The last vessel in Maersk Line's Triple-E series has barely left the yard before A.P. Moeller-Maersk's container carrier has decided to order a new series of ships.
On Wednesday, Maersk Line has signed a deal with South Korean shipbuilder Hyundai Heavy Industries for nine vessels of 14,000 teu each. The vessels are thus slightly smaller than the Triple-E series, says the carrier in a statement. The deal also contains an option for an additional eight vessels.
The contract is worth a total USD 1.1 billion.
This is the second time the carrier has placed a major order in just two months. In early June, Maersk Line announced that it had ordered 11 new ultra-large container vessels of 19,630 teu each, a second-generation Triple-E series, of which the first version could hold around 18,200 containers. The order in June was worth USD 1.8 billion, and these vessels will be built at another South Korean yard, Daewoo, where the first Triple-E series was also built.
According to Maersk Line COO Søren Toft, the carrier has opted for a different approach with the new vessels:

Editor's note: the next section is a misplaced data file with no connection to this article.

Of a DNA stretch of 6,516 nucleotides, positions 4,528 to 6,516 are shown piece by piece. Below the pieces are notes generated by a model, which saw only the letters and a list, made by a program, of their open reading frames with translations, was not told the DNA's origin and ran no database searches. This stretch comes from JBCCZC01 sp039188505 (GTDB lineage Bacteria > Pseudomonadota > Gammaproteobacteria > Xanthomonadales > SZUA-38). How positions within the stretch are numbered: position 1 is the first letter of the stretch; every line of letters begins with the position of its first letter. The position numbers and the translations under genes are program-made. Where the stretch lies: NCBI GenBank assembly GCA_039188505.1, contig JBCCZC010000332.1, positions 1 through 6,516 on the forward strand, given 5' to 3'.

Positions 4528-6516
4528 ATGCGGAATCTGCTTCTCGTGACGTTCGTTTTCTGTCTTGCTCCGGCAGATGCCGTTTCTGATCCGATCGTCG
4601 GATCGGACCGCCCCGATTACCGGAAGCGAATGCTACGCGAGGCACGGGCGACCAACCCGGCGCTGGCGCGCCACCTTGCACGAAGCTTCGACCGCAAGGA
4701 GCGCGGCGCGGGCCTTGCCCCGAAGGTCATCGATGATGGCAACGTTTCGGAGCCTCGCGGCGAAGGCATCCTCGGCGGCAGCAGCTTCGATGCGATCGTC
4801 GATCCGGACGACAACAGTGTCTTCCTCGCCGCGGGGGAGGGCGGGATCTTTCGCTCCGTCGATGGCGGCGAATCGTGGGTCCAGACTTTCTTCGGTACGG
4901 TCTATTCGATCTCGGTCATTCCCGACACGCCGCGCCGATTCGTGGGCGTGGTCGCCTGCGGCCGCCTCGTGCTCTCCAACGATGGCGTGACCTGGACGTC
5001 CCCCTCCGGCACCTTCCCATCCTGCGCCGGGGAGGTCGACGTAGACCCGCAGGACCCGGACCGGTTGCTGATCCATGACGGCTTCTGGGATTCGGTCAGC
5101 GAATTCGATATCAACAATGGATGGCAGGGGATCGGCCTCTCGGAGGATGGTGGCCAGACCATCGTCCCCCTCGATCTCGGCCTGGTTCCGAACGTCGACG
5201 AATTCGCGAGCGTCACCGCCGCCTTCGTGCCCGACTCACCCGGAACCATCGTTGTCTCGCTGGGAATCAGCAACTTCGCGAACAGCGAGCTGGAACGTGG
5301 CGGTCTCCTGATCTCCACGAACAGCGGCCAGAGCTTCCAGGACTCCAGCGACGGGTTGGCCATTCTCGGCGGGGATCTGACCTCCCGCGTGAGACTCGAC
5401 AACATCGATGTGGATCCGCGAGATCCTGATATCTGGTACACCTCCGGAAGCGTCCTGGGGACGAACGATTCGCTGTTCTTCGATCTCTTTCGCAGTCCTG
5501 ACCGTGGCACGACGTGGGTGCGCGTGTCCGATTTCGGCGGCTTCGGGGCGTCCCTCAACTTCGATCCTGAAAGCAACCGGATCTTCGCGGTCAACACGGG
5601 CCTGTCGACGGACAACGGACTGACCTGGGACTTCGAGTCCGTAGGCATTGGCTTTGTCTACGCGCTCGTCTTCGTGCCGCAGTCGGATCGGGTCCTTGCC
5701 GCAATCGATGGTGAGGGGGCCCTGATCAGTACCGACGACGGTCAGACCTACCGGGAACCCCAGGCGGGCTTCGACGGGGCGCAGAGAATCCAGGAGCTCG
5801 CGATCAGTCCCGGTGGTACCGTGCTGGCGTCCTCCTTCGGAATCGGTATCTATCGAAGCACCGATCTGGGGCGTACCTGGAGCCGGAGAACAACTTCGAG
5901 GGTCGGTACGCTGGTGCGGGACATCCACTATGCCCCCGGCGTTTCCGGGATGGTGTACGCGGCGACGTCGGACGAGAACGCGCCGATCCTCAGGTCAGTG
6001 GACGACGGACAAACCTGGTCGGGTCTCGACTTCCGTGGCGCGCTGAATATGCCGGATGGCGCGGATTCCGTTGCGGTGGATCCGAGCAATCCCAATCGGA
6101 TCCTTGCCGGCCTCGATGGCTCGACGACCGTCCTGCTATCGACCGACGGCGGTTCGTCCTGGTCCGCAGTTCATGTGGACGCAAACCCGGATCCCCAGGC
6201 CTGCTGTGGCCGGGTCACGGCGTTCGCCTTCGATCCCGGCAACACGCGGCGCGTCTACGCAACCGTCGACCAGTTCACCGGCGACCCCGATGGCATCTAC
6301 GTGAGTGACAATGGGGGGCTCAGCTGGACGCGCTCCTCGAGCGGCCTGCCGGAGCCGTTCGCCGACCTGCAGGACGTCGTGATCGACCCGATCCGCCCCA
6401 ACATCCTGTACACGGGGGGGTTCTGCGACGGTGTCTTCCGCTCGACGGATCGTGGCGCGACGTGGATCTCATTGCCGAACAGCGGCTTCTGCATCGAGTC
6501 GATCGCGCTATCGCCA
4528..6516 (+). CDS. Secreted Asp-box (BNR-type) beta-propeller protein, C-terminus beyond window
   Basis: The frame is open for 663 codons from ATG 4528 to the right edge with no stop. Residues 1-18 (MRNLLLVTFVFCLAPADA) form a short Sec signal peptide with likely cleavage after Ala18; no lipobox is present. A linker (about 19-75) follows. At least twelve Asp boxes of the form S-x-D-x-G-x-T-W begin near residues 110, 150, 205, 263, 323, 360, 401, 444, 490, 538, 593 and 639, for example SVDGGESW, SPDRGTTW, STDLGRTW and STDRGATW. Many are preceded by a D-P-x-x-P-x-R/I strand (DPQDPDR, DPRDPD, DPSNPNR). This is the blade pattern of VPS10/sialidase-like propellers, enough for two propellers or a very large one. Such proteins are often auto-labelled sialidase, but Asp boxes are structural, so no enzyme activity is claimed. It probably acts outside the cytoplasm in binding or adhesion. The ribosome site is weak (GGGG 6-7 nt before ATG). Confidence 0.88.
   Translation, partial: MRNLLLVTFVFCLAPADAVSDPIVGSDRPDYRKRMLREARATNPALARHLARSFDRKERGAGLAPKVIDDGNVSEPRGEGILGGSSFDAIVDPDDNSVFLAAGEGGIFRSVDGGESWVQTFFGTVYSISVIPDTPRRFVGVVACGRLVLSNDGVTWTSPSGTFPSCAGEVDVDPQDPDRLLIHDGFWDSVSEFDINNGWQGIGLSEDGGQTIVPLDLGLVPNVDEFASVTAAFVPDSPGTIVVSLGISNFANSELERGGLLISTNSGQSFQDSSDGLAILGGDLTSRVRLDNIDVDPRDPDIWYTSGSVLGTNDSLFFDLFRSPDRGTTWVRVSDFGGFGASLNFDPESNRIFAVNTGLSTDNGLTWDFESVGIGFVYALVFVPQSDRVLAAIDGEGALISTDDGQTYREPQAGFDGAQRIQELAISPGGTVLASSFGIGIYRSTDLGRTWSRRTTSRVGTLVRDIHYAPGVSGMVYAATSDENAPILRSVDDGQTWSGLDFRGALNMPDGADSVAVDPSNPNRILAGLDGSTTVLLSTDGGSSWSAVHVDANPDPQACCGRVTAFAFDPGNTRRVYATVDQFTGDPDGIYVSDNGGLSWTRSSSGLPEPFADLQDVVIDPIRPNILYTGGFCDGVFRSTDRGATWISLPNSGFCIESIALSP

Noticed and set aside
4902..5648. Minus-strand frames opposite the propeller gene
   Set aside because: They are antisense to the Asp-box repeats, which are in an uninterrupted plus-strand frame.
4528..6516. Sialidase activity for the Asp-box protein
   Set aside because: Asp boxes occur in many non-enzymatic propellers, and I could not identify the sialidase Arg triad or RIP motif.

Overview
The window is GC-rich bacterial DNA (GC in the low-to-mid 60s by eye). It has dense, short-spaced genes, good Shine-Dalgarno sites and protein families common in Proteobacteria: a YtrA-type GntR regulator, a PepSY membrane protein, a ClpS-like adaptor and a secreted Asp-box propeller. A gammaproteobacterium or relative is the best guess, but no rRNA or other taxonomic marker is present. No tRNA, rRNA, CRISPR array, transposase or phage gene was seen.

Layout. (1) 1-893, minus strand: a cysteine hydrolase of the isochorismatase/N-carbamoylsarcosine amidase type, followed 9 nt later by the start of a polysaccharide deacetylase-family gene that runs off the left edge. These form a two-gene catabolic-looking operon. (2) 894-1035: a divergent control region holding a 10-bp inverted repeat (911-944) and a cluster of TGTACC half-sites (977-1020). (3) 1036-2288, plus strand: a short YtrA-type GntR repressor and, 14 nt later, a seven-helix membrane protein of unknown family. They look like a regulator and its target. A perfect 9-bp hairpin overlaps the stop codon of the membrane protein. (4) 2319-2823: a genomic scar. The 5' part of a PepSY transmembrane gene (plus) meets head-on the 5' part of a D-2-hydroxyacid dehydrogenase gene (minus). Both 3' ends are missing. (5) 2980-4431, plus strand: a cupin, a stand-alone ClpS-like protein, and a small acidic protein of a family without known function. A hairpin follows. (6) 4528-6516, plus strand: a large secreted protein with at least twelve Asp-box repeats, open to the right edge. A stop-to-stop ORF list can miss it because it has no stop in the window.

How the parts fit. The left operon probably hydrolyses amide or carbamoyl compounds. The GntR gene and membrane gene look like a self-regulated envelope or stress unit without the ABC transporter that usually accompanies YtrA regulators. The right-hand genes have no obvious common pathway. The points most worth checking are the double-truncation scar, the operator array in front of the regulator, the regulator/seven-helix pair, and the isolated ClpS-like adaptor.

"The vessels will be designed to operate in and perform efficiently across many trades and not just designed for one specific trade. They will help us stay competitive and make our fleet more flexible and efficient," he says in the statement.
This marks the first time that Maersk Line is designing ships with a more operational profile. The carrier is thus moving away from the more traditional way of thinking, where the ship's hull is designed with a specific speed and draft in mind. The new ships can also be deployed on both east and westbound trades, as well as north-south, if and when capacity is needed, and without impacting the ships' fuel consumption.
The nine new 14,000 teu vessels are set for delivery in 2017 and will sail under Singapore flag.
Maersk Line launched a USD 15 billion investment program last year, aimed at the next five years, and these investments have been initiated big time this year, beginning with an order for seven 3,600 teu feeder vessels earlier this year. In addition to the new vessels, the billions of dollars will also be spent on retrofitting older vessels and purchasing new containers.
The carrier's current orderbook thus contains seven feeder ships, set for delivery in 2017. 11 ultra-large vessels of 19,630 teu, set for 2017 and 2018, 11 chartered vessels of 9,500 to 10,000 teu, set to be delivered during 2015 and 2016, and the the latest order for nine 14,000 teu vessels, set for delivery in 2017.